Friday, February 9, 2024

Antidepressants May Help Cognitive Function in Adults With Late-Life Depression

Taking antidepressants for late-life depression may improve certain aspects of cognitive function, particularly memory and learning, a review and meta-analysis in the American Journal of Psychiatry suggests.

Nicholas J. Ainsworth, M.D., of the Centre for Addiction and Mental Health in Toronto and colleagues analyzed data from 22 studies (totaling 3,019 participants) of antidepressant therapy for older adults (study participants had a minimum age of 50 or average age of 65 or older) with depression that included cognitive testing. The researchers categorized cognitive tests in the following domains: global cognition, executive function, processing speed, verbal memory and learning, immediate memory, attention and working memory, and verbal fluency.

Ainsworth and colleagues sought answers to three questions:

  • Does pharmacological treatment of late-life depression lead to improved cognition, either globally or in specific cognitive domains?
  • Do specific antidepressants improve cognition more than others?
  • Are improvements in cognition after pharmacotherapy associated with improvements in depressive symptoms?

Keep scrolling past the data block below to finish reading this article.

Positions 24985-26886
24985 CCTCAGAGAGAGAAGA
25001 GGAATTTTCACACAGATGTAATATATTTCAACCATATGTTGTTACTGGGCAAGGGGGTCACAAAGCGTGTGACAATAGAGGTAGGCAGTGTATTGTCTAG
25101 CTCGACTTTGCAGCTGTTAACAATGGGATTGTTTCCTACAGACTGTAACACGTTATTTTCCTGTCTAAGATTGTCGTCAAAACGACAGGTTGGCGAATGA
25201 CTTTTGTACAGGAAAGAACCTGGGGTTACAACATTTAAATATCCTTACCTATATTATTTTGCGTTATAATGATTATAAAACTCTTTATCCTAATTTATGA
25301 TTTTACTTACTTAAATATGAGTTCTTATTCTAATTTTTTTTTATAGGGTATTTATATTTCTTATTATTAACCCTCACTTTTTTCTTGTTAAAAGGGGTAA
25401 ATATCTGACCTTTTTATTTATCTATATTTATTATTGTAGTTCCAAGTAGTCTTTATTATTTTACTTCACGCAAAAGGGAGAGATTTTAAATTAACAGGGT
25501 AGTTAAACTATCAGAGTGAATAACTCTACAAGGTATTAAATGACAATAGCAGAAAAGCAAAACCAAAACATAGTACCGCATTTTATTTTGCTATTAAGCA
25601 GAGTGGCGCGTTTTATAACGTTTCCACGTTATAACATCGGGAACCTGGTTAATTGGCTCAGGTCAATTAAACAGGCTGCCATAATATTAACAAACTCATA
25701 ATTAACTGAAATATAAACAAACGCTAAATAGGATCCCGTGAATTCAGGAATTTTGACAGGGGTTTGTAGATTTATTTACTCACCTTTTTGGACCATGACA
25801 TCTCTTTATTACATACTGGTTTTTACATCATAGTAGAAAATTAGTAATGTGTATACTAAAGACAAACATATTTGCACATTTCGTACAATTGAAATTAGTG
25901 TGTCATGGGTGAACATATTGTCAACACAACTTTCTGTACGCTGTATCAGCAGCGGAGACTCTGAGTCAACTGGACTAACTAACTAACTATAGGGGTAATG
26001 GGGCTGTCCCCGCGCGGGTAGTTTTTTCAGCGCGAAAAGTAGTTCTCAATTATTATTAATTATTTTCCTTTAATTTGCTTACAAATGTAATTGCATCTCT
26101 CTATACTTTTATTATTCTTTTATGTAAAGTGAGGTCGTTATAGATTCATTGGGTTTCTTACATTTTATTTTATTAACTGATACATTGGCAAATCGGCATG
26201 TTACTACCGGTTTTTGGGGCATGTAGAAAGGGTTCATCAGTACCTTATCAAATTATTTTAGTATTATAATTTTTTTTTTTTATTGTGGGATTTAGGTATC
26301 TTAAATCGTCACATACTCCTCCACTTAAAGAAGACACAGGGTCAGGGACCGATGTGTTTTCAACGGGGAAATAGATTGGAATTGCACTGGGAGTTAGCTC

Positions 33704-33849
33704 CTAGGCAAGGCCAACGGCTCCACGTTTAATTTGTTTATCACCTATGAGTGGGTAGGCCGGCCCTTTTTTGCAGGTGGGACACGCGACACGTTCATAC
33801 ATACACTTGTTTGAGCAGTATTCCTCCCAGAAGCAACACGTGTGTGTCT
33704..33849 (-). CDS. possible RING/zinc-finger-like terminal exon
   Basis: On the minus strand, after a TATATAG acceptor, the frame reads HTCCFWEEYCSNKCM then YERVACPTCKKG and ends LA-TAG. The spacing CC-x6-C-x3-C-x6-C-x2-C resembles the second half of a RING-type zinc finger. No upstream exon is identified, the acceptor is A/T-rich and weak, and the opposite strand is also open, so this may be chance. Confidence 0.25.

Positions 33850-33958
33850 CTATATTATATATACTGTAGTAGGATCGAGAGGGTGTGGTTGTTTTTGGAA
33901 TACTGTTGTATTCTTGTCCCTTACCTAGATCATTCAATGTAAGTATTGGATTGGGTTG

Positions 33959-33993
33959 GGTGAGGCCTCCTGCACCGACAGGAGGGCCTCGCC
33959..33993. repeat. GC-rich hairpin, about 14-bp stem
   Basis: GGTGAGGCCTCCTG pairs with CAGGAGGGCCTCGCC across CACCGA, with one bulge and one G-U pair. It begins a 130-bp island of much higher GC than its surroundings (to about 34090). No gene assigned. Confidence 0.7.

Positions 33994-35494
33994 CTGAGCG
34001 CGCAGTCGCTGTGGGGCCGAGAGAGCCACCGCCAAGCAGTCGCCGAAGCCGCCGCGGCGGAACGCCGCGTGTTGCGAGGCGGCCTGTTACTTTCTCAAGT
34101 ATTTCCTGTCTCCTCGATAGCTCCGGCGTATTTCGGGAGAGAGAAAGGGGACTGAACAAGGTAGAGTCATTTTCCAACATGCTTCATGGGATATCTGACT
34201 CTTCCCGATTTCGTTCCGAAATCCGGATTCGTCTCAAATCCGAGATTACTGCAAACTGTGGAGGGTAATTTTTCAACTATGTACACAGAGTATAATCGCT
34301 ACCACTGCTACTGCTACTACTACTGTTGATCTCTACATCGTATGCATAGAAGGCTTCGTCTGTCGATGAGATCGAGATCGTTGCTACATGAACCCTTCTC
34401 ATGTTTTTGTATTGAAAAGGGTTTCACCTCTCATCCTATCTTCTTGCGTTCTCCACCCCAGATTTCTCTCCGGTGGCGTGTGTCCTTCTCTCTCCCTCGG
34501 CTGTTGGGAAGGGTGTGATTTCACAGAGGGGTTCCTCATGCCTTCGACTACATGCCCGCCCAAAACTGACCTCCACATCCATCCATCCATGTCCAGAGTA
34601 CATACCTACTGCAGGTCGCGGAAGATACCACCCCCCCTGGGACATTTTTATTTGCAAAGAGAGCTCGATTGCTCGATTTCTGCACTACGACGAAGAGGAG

• The researchers classified a study as reporting “improvement” in a cognitive domain when an antidepressant showed statistically significant differences from baseline to posttreatment (compared with placebo or another antidepressant, if applicable) in one or more cognitive tests.

For the first question, a meta-analysis of eight relevant studies found that treatment with an antidepressant did lead to modest, but statistically significant, improvements in learning and memory in adults with late-life depression. Several studies reported cognitive improvement in processing speed with antidepressant therapy, but the findings did not reach statistical significance.

There were not enough data to address the other two questions with a meta-analysis, but a qualitative review suggested sertraline had the most consistent evidence of benefit; all five studies involving sertraline reported an improvement in at least one cognitive domain. The researchers also found that seven of eight relevant studies found some association between improvements in depression and cognition.

“Future prospective [late-life depression] research studies should systematically test cognitive outcomes in multiple domains, while including a nontreatment comparator group to account for possible practice effects,” the researchers concluded.

For related information, see the American Journal of Psychiatry article “Optimizing the Treatment of Late-Life Depression.”

(Image: Getty Images/iStock/:aquaArts studio)

Don't miss out! To learn about newly posted articles in Psychiatric News, please sign up here.


The content of Psychiatric News does not necessarily reflect the views of APA or the editors. Unless so stated, neither Psychiatric News nor APA guarantees, warrants, or endorses information or advertising in this newspaper. Clinical opinions are not peer reviewed and thus should be independently verified.